A question for women: Have you ever put off going to the doctor because of the cost?
I have. What’s more, 43 percent of American women have delayed or passed up preventative care because of the price tag, according to a 2010 survey by The Commonwealth Fund, a health-care think tank.
I may not need to delay a trip to the doctor much longer, though, and neither might you.
Some key provisions of the health-care reform law that took effect in August and others scheduled for 2014 could help keep medical costs down for women. There are three important things to know about these provisions, however, as I’ll explain below.
The Medical Exam I Couldn't Afford
Here’s my story: At my annual ob-gyn exam in early 2012, my doctor suggested I ramp up checkups to every six months, since there’s a history of breast and ovarian cancer in my family. Not likely, I told her. I simply couldn’t afford it. The tab for the exam, which included a Pap test, was nearly $500, and none of that was covered by insurance. Although I was on my husband’s employer-sponsored health plan, I hadn’t yet met its $1,100 annual deductible.
But the health-care reform law — assuming it doesn’t get repealed by Congress — might let me afford those biannual exams.
Health-Care Reform and Preventative Coverage
Because of the new law, as of August 1, some basic preventative services must now be covered for many women with employer-sponsored plans, and the services can’t require co-pays or onerous deductibles.
The qualifying plans must now provide mammograms to screen for breast cancer in women over 40 and osteoporosis screenings for women over 60. Other free preventative health-care benefits include well-woman visits; screenings for gestational diabetes, sexually transmitted infections and domestic violence; and routine checkups, pelvic exams and Pap smears. (You can learn more about the new law's preventative coverage provisions in a fact sheet at the federal website, healthcare.gov.)
Ending the Gender Penalty for Health Premiums
In addition, starting in 2014, insurers will no longer be allowed to charge women higher health insurance premiums than men.
As I noted in a previous Next Avenue blog post, women today often pay more than men for the same health coverage, according to a report from the National Women’s Law Center, a nonprofit research and advocacy group.
The health reform law will permit insurers to base premiums on just four factors: individual vs. family enrollment, your age, where you live and whether you use tobacco products.
3 Things Women Should Know
But there are three things you should know about the health-care reform law:
1. Some women won’t qualify for the preventative-services provisions. Certain group health plans that existed before the passage of health-care reform will not be required to offer these benefits.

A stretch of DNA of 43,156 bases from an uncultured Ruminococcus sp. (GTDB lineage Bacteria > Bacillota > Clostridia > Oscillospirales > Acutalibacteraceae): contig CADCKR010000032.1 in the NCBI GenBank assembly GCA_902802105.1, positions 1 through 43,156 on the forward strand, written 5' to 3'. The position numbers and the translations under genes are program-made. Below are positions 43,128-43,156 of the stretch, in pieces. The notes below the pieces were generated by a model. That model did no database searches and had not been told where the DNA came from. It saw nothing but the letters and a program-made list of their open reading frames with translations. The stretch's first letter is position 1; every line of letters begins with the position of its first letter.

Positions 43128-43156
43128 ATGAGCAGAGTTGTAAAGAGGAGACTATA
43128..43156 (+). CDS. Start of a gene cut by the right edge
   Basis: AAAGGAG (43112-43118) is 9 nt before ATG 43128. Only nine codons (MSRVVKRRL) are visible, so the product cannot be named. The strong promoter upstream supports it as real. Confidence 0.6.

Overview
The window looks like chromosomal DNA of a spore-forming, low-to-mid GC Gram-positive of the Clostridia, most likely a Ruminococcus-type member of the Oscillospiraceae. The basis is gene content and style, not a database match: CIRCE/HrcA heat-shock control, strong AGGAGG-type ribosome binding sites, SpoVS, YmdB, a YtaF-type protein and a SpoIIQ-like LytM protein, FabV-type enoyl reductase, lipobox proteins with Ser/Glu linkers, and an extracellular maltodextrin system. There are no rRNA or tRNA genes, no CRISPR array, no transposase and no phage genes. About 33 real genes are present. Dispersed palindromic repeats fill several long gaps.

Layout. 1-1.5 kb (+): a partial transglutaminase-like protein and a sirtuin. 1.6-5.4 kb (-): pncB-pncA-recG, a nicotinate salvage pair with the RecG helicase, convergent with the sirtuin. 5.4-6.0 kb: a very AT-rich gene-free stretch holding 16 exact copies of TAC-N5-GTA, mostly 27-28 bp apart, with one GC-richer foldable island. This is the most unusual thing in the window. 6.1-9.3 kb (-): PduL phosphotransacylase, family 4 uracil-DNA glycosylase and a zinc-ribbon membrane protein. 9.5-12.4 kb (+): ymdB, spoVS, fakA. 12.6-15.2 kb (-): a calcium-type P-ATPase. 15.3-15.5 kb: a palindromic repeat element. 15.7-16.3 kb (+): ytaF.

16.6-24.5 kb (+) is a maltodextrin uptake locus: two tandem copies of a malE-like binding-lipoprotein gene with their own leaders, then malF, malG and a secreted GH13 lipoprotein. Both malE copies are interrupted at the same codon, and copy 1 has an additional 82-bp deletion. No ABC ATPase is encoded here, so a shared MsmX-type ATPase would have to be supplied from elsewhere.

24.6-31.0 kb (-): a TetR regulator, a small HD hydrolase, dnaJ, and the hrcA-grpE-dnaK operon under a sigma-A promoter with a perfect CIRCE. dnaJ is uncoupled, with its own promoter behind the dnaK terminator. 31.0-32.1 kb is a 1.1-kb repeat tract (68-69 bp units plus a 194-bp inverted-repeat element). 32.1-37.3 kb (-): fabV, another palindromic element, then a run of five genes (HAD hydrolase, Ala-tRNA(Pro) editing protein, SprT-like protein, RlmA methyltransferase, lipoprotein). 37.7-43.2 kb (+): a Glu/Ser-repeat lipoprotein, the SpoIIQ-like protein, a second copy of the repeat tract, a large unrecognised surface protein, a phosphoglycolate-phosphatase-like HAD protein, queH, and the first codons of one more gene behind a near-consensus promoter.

According to the Kaiser Family Foundation, 56 percent of covered workers are in so-called “grandfathered” plans that are exempt from certain requirements, such as the preventative-services rules. In order for a plan to be grandfathered, Kaiser says, the employer can’t make significant changes that reduce benefits or increase employee costs.
Also, some nonprofit religious organizations are not required to cover the preventative services described in the new law. If these medical benefits are offered, you may have to pay a portion of their costs, says Gary Claxton, a vice president at the Kaiser Family Foundation.
To find out whether your plan now offers the preventative services outlined in the new health-care law, ask your benefits department.
2. Medicare already covers many preventative services. If you’re a Medicare beneficiary, you may already get free annual wellness visits, mammograms and bone-mass measurements. The medicare.gov site lists which preventative services are covered by Medicare.
3. Health savings accounts are still a good idea. If you’re planning to buy an individual health insurance policy, I still recommend shopping for a high-deductible plan that works in combination with a health savings account. This can help keep your medical costs down.
When you buy insurance this way, you contribute pretax earnings to a tax-deferred investment account and can then make tax-free withdrawals for medical expenses. You’ll pay a small annual fee of about $40 for a health savings account from a no-load mutual fund company like Vanguard or Fidelity.
You can contribute up to $3,100 to a health savings account for individual coverage in 2012 (up to $4,100 if you’re 55 or older). For families, the limit on contributions is $6,250; $7,250 if you’re 55 or older. You can find a list of insurers offering these plans at HSAInside.com.
Two more tips:
First: Don’t forget that healthy eating and exercise may be the best way to save on your medical bills.
Second: Health-care reform’s preventative benefits aren’t just for women. Under the new law, men and children can also receive some preventative services without co-pays or deductibles. These include flu and pneumonia shots; vaccinations against measles; colonoscopies; blood pressure, diabetes and cholesterol tests; and counseling to treat depression.
So be sure your family takes advantage of the new rules, too.
Next Avenue Editors Also Recommend:
- What the Supreme Court Decision on Health Care Means for You
- What to Do About Health Insurance When You’re Self-Employed
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